Decision impact statement
British American Tobacco Australia Services Ltd v Federal Commissioner of Taxation
 FCAFC 130
2010 ATC 20-222
80 ATR 813
Venue: Federal Court of Australia
Venue Reference No: NSD 80 of 2010
Judge Name: Dowsett, Jessup & Gordon JJ
Judgment date: 10 November 2010 (Full Federal Court)
8 April 2011 (Special leave hearing)
Appeals on foot: No.
The taxpayer's application for Special leave to the High Court was refused.
Impacted AdviceImpacted Practice Statements:
Capital Gains Tax
Use of Capital Losses
Definition of Scheme
Dominant Purpose of Entering Scheme
Outlines the ATO response to this case which concerned the application of Part IVA of the Income Tax Assessment Act 1936 to the particular arrangement entered into by the taxpayer.
Brief summary of facts
In 1999, there was a global merger of the British American Tobacco ('BAT') group and the Rothmans International ('RI') group. Before the merger could proceed in Australia, the ACCC required disposal of certain tobacco brands by the taxpayer (a company in the BAT group) to a third party to mitigate the effect of the merger on competition in the Australian market.
In April 1999, the BAT group determined that it would sell 9 brands to the Imperial Tobacco Group and gave relevant undertakings to the ACCC in June 1999. However, the actual sale was not to occur until immediately after the merger of the BAT and RI groups which occurred in September 1999. At this later time, the taxpayer transferred ownership of the brands to a company within the RI group which immediately on-sold the same brands for the same consideration to Imperial Tobacco (the third party).
The taxpayer did not include an amount in its assessable income in respect of the sale of the brand assets to the RI company because of CGT rollover provisions that became available upon the event of the merger. The subsequent capital gains made by the RI company on the sale of the same assets to Imperial Tobacco were reduced to nil through the application of net capital losses that had been made by members of the former RI group.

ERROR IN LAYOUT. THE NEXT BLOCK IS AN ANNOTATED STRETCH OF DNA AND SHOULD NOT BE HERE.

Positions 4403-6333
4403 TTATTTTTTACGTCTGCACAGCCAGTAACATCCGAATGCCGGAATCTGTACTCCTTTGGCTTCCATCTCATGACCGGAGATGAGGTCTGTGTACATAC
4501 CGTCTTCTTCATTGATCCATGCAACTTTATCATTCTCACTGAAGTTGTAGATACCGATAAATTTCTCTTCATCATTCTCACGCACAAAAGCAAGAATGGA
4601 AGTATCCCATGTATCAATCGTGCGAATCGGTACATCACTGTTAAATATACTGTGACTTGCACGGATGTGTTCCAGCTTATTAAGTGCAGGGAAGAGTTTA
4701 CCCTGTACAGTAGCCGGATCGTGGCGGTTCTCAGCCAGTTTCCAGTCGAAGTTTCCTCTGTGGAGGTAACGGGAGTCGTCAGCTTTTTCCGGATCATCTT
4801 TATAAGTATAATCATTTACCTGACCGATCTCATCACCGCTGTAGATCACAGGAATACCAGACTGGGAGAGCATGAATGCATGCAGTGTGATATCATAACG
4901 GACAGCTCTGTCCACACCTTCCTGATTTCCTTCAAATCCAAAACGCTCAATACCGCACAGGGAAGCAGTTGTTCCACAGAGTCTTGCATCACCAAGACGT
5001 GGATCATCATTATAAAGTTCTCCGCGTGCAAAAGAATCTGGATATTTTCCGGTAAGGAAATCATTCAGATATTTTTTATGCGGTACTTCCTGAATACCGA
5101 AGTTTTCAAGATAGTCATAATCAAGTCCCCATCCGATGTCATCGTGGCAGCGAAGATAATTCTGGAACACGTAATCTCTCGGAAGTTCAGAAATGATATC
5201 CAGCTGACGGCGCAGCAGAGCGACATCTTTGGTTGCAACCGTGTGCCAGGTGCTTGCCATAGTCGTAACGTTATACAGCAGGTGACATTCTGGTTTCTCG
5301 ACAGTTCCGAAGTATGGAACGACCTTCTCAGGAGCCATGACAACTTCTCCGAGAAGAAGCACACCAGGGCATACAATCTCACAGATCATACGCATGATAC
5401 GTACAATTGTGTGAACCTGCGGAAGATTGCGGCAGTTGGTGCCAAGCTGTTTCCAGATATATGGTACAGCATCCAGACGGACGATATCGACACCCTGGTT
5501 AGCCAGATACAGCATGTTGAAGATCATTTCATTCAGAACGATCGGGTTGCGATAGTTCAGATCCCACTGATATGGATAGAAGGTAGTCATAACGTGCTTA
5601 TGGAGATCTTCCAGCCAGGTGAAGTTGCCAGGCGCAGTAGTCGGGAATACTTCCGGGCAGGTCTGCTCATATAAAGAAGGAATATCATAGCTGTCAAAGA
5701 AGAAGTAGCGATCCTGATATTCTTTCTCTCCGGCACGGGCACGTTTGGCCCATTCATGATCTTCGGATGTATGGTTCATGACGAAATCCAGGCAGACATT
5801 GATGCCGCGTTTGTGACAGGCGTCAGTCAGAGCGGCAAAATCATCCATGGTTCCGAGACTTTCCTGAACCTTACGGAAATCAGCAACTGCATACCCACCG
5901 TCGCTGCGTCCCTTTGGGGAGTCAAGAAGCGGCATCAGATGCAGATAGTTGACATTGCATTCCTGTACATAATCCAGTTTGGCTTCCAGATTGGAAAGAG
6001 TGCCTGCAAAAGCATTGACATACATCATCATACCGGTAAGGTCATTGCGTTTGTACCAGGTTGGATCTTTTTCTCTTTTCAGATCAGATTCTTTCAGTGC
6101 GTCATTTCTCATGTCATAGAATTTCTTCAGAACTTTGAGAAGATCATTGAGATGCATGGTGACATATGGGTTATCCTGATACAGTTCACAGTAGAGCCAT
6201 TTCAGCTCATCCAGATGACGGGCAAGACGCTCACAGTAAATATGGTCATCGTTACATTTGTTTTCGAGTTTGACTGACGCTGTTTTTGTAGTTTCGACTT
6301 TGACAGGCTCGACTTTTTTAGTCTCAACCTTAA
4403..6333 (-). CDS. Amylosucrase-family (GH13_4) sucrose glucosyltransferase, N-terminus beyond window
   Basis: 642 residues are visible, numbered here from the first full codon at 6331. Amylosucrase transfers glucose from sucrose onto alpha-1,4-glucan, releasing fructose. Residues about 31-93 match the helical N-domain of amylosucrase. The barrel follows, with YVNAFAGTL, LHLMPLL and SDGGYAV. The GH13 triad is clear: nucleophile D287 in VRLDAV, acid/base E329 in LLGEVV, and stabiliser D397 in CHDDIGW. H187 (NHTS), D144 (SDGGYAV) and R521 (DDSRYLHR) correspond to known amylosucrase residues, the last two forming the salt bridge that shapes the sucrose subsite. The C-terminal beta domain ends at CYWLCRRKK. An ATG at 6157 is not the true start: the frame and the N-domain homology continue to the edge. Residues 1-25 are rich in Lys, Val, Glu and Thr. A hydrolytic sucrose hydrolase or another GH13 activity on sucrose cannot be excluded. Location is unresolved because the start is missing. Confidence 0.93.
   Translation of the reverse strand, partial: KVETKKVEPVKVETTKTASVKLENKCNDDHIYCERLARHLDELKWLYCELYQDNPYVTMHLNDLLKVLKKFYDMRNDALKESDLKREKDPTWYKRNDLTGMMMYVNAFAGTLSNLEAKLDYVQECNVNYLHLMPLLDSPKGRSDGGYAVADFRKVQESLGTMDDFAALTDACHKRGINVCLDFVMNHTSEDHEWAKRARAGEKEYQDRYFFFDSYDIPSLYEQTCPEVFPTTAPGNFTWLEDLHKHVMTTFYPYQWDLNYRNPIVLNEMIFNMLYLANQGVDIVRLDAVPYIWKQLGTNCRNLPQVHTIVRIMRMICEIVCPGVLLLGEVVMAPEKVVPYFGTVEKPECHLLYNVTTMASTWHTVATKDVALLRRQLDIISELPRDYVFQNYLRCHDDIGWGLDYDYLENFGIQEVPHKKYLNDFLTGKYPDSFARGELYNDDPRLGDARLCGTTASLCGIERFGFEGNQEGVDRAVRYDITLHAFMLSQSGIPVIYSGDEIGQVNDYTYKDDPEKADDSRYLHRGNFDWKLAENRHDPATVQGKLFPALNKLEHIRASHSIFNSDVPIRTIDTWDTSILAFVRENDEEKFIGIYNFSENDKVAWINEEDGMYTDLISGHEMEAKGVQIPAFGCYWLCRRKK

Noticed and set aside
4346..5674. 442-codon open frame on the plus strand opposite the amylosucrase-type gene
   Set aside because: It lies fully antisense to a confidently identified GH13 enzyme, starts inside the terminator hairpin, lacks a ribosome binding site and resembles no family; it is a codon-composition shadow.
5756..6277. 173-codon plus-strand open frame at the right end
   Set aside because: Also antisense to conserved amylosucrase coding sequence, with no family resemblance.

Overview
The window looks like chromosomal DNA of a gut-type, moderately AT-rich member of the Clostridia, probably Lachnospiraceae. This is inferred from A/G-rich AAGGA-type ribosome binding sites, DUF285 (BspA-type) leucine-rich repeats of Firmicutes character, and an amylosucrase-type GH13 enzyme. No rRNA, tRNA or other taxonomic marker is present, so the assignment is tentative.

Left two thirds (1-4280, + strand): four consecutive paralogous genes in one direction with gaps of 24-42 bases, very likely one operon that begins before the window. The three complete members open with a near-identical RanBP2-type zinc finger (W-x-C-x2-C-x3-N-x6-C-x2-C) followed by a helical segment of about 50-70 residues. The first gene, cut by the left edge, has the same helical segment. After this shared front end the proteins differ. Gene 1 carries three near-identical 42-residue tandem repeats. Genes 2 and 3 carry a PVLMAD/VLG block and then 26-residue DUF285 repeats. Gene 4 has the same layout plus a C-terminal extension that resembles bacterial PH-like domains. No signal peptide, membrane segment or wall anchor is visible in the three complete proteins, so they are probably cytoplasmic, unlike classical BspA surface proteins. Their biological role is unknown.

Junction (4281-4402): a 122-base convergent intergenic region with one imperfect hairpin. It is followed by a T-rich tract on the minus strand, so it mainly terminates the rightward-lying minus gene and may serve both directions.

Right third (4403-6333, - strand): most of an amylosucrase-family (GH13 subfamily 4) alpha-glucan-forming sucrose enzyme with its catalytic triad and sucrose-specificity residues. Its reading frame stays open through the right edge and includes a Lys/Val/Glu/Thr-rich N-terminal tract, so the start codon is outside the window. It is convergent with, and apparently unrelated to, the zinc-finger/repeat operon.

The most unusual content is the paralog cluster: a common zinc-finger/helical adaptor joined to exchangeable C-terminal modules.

At first instance in the Federal Court, Emmett J found that Part IVA of the Income Tax Assessment Act 1936 (the 1936 Act) applied to the arrangement.
Issues decided by the court
The appellant submitted that Emmett J had made three errors in applying Part IVA to the arrangement at first instance:
1) Emmet J erred by accepting an incorrect definition of 'scheme'
The appellant argued that the scheme should have been limited to the step that produced the tax benefit, namely the choice to obtain rollover relief under Subdivision 126-B of the Income Tax Assessment Act 1997. If the scheme were so limited, there would be no tax benefit to which Part IVA could apply by reason of s177C(2A) of the 1936 Act.
Their Honours rejected this submission, holding that the words and operation of s177A and other sections within Part IVA are inconsistent with the taxpayer's submission and that there is also no reason to adopt a narrower meaning of "scheme" in the particular context of s 177C(2A). The usual meaning of "scheme" allows the section to have its proper and intended application (to exclude from the application of Part IVA, in particular circumstances, certain tax benefits attributable to choices and elections). The particular circumstances were not present in this case because the scheme was wider than the roll-over choice.
2) Emmett J erred by focussing on the wrong 'tax benefit' in the arrangement
In relation to "tax benefit", their Honours rejected the taxpayer's submission that the trial judge focussed on the wrong tax benefit (use of capital losses by another entity rather than the non-inclusion of a capital gain in the assessable income of the taxpayer). The Court said that it was entirely appropriate for the trial judge to have regard to the use of capital losses by another entity in the context of considering the sixth and seventh factors in s 177D(b). It was clear that the trial judge was not confusing the use of capital losses with the actual tax benefit in that context.
3) In applying the test in s 177D(b), Emmett J employed 'but for' reasoning rather than the correct 'dominant purpose' test.
Their Honours rejected the taxpayer's submission that the trial judge misapplied the "dominant purpose" test in s 177D by adopting a "but for" test. The taxpayer's submission was largely based upon the fact that the trial judge, in assessing the eight factors, took the approach of comparing the scheme with the counterfactual. However, their Honours confirmed that such an approach is "not only open but is usually required in assessing the dominant purpose of the scheme". In this regard, their Honours referred specifically to the factor of the "manner" in which the scheme was carried out and stated that a comparison between the scheme and the counterfactual revealed the manner to be explicable only by the tax consequences. As well as generally approving the trial judge's approach and conclusion as correct, the Court specifically approved of the trial judge's analysis of the third, fifth, sixth, and eighth factors in s 177D(b).
ATO view of Decision
The decision is consistent with principles established in earlier case authorities relating to Part IVA and the concepts of scheme, tax benefit and dominant purpose.
Implications for ATO precedential documents (Public Rulings & Determinations etc)
Implications for Law Administration Practice Statements
Implications on Law Administration Practice Statements
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